TAN DUN: The Martial Arts Trilogy. Music from Crouching Tiger,
Hidden Dragon, The Banquet, and Hero.
Yo-Yo Ma (cello); Lang Lang (piano); Itzhak Perlman (violin); Tan Dun
(violin); Kodo (drums); David Cossin (percussion); Archie Peña (percussion);
Dan Warner (guitar); Julio Hernández (bass guitar); Susan Botti
(vocals); Jane Lian Ying Chang (vocals); Shanghai National Orchestra/Chen
Xie Yang; Shanghai National Orchestra/Jorge Calandrelli; Shanghai Symphony
Orchestra, Shanghai Opera Chorus, Shanghai Percussion Ensemble, Ancient
Rao Ensemble of Changsha Museum, China Philharmonic Orchestra and Chorus/Tan
Sony 88697923532 TT: 47:35.
BUY NOW FROM ARKIVMUSIC
Lights! Camera! Z-z-z-z-z. Think back to the recent past when movie investors
decided to put real money into what had been known as chop-socky and
wire fu. We got at least two beautiful ones with production values,
and pretty good scripts. I saw both Crouching Tiger and Hero and both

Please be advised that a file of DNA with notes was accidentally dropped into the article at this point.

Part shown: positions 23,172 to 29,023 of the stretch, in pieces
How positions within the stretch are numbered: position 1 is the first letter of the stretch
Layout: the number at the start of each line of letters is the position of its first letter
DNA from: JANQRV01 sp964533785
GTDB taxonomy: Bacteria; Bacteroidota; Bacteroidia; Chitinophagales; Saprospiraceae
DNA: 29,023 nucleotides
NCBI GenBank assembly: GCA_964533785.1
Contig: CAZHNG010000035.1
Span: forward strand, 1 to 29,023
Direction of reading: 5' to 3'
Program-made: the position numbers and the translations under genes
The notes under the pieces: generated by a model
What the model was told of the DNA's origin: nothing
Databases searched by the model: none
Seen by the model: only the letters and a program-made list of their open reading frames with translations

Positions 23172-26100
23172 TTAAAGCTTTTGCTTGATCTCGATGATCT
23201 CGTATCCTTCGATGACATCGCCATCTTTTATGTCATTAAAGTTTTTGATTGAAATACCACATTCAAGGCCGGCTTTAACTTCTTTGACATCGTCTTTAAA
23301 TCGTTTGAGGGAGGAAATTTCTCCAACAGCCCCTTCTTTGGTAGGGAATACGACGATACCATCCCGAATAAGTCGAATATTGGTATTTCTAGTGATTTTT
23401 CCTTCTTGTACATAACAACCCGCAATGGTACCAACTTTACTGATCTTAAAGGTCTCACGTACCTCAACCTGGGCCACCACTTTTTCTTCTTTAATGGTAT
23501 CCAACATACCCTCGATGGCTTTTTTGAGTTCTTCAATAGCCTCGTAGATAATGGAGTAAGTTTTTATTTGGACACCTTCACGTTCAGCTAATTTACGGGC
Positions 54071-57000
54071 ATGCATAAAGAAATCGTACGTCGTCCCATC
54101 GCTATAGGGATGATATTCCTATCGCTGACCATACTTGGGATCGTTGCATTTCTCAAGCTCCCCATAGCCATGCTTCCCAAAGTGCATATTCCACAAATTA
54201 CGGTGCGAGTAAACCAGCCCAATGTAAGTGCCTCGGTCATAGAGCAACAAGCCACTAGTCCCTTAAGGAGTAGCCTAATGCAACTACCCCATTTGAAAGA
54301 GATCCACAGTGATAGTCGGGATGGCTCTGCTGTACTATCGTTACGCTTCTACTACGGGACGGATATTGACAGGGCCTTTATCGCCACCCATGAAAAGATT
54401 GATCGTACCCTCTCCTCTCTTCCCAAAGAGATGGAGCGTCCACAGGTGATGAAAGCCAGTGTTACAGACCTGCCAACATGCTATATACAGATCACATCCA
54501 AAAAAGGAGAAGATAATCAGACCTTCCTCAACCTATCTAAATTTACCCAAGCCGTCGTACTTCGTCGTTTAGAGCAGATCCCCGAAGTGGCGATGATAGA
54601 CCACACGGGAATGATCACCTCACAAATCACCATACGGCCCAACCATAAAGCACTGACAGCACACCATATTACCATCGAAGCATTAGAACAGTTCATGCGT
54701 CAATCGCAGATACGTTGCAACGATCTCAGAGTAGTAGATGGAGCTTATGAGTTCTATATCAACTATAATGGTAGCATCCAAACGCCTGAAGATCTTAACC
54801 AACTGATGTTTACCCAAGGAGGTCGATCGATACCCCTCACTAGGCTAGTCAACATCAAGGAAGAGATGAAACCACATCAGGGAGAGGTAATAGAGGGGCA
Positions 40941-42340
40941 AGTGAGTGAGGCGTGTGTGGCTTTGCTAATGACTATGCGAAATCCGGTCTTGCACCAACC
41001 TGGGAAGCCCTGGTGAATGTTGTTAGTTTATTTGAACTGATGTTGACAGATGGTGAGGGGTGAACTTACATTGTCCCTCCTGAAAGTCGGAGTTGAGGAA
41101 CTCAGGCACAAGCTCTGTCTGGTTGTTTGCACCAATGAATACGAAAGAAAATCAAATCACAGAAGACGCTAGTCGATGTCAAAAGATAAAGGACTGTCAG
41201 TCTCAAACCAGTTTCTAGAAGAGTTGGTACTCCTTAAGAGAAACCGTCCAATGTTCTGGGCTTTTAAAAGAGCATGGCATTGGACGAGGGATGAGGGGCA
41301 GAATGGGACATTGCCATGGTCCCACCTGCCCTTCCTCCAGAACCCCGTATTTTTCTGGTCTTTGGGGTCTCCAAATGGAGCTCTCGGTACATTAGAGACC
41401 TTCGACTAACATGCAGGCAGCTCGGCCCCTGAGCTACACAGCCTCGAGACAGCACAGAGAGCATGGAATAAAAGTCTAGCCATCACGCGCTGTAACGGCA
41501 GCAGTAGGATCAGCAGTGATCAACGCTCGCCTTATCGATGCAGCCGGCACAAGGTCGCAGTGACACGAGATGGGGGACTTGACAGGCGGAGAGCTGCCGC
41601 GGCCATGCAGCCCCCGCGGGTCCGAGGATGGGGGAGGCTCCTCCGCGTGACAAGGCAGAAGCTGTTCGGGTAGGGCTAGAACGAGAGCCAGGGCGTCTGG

blew me away with their stunning visuals and, at least in the first,
actors (Yun-Fat Chow and Michelle Yeoh, especially). The music was strictly
functional, remaining in the background. I was a bit surprised to learn
that Tan Dun composed it, even more surprised, from an aesthetic standpoint,
to learn that soundtrack albums had been released.
Make no mistake: good film music doesn't have to function well on its
own, although it's a bonus if it does. Conversely, good concert music
necessarily work in the context of a film. Tan Dun came up with good
film music that doesn't stand up to a hearing without the movie backing
Some of it is downright kitsch. In spots, it reminded me of Ennio Morricone's
scores for the spaghetti westerns, but without the enlivening fun. You
can listen to The Good, the Bad, and the Ugly all on its own, just because
Morricone lets you in on the great time he has concocting the musical
equivalents of Kewpie dolls and G. I. Joe "action figures." Tan Dun is far
too solemn about it all, more like Celtic Woman rather than Queen.
Everything gets the super-luxe treatment, which places a heavy blanket
on not very interesting stuff in the first place. I fell asleep twice.
By the way, total timing on the disc is anybody's guess. Somehow the
coding claims 82 minutes, with a first track of about 3 minutes. If you
the second cut, the total drops to about 44. Despite the collaboration
of Ma, Perlman, and Lang, I suggest you give this gewgaw a miss. It's
just not good enough junk.
S.G.S. (October 2011)